The recent extreme cold snap deep in the Southern regions of the country stressed our nation’s infrastructure in a variety of ways, but nowhere has the problem been more acute than Texas. Long story short, it appears that the main issue is that Texas has its own energy grid separate from the rest of the country, and does not have much in the way of weatherization of its energy infrastructure for the understandable reason that it almost never gets cold enough to matter. Almost.
What followed in the hours after the start of the crisis was a clinic in what not to do as a political figure dealing with a natural (or manmade) disaster.
Senator Ted Cruz, to cite just one of many examples, had a great deal of fun last year mocking California for its inability to keep the lights on during a heat wave.
Fast forward to this week, social media had a great deal of fun dunking on Senator Cruz as the lights went out in Texas, posting memes and side-by-side shots of the Senator’s tweets last year. The lesson? It might always feel good in the moment to pile on a political adversary for the retweets, but the internet never forgets.
As the week wore on, Sen. Cruz managed to make a rough Twitter news cycle into a full-fledged public relations nightmare by inexplicably escaping to Cancun with his family rather than stay in Texas and help his freezing constituents, changing his story about his reasoning multiple times and, finally, offering a meandering “apology” that seemed to blame the situation on his school-aged daughters. The revelation of his wife’s group text plotting the last minute trip to the Ritz Carlton Cancun was the final insult of the week
In a situation where a public official—or a head of company—makes an undeniable error in judgment, the best strategy is to take your medicine quickly, apologize without qualification, and work hard to demonstrate sincerity and tangible evidence of good faith efforts to repair the damage in the aftermath.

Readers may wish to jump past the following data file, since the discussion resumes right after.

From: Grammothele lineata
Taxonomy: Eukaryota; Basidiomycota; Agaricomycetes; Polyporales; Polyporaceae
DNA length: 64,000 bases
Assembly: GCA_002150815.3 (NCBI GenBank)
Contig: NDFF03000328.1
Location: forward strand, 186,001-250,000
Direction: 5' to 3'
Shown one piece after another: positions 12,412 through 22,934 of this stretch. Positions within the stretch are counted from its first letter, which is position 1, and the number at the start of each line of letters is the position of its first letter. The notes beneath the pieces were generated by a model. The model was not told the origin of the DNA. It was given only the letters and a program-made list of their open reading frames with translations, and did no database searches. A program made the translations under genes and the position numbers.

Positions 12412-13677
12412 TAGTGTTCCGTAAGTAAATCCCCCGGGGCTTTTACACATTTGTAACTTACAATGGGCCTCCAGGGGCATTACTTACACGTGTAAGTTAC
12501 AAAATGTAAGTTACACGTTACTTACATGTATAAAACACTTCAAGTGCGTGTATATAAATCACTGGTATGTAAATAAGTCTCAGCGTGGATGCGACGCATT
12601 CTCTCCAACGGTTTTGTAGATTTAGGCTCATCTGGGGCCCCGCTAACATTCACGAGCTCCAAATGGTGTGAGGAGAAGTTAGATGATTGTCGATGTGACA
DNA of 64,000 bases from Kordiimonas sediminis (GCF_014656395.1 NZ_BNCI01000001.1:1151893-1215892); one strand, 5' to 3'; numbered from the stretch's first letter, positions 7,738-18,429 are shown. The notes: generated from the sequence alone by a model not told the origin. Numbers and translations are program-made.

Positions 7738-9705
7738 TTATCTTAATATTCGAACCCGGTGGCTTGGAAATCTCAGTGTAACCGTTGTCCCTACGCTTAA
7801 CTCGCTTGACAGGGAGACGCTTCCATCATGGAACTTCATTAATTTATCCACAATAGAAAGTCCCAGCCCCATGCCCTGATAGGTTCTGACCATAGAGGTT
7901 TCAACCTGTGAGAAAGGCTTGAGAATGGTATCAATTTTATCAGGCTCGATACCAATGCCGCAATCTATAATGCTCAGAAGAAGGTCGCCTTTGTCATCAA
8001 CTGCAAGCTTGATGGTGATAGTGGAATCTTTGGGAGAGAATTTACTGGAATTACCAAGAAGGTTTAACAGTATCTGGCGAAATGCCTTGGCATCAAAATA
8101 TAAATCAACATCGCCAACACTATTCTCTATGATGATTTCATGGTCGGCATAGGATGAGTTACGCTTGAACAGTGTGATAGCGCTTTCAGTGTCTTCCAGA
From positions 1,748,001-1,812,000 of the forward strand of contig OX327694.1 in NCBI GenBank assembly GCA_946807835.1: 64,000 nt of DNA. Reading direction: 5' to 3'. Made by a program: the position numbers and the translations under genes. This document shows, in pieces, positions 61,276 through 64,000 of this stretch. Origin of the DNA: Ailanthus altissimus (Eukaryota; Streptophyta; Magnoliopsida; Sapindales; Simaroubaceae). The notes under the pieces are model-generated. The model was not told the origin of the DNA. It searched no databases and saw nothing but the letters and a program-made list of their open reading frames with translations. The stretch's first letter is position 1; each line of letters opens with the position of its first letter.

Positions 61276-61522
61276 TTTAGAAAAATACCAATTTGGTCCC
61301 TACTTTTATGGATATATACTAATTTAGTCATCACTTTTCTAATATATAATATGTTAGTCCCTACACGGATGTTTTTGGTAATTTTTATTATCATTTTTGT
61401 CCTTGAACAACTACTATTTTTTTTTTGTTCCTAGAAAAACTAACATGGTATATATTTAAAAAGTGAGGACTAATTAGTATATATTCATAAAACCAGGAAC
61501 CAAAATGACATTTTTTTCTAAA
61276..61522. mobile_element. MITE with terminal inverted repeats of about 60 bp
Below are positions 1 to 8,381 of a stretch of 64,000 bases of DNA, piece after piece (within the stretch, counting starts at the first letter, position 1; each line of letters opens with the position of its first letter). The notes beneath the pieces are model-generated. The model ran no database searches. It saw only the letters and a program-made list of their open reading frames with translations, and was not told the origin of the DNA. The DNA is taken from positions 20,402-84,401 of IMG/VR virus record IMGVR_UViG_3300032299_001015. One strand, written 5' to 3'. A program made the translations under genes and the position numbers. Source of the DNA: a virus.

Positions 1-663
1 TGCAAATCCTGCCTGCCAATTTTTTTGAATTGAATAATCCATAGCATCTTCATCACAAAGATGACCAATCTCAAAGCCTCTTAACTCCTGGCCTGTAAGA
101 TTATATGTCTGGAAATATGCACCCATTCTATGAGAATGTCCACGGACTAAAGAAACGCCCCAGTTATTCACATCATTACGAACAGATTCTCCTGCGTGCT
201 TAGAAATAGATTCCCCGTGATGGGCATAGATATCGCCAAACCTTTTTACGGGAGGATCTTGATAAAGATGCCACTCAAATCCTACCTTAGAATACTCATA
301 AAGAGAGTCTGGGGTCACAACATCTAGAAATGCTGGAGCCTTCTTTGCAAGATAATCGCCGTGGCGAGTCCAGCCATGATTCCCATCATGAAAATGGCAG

Governor Gregg Abbott should be the happiest person in Texas politics, because Senator Cruz’s fiasco overwhelmed the coverage and obscured the governor’s peculiar strategy of saying one thing to local media and another thing to Sean Hannity.
This might sound smart in the messaging meeting, but will not survive first contact with reality. The best way to deal with a crisis like this is to have your facts, message, and strategy nailed down and stick with one story based on straight facts. This is not the time to embellish with a bunch of adjectives. Especially in today’s media environment, you will pay the price for appearing duplicitous. Perhaps the rejoinder to this from some would be that Gregg Abbott and his team don’t care if online liberals get mad, they are giving the base what it wants—red meat anti-Green New Deal content. The problem with this approach is that being governor is still about governing, and with a legitimate crisis happening on your watch, even the appearance of playing political games will blow up in your face.
Governor Abbott is a canny politician and has a demonstrated record of competence and quality conservative governance, he had no need to pander on Fox News during an historic disaster in his state. The governor’s best move would have been to focus on solving the problem and communicating clearly with the public. The Hannity hit could have waited for a anotherday.
As we have seen during the coronavirus pandemic, what people want from their elected officials is competence, a steady hand, and results. They give their leaders wide latitude when facing a difficult situation, even if their decisions turn out to be wrong in retrospect (See Cuomo, Andrew). What they do not forgive is appearing to fail to take the situation seriously (See Trump, Donald). Governor Abbott, Senator Cruz, and other Texas politicians would do well to focus on what their constituents need now—and leave the politics for later.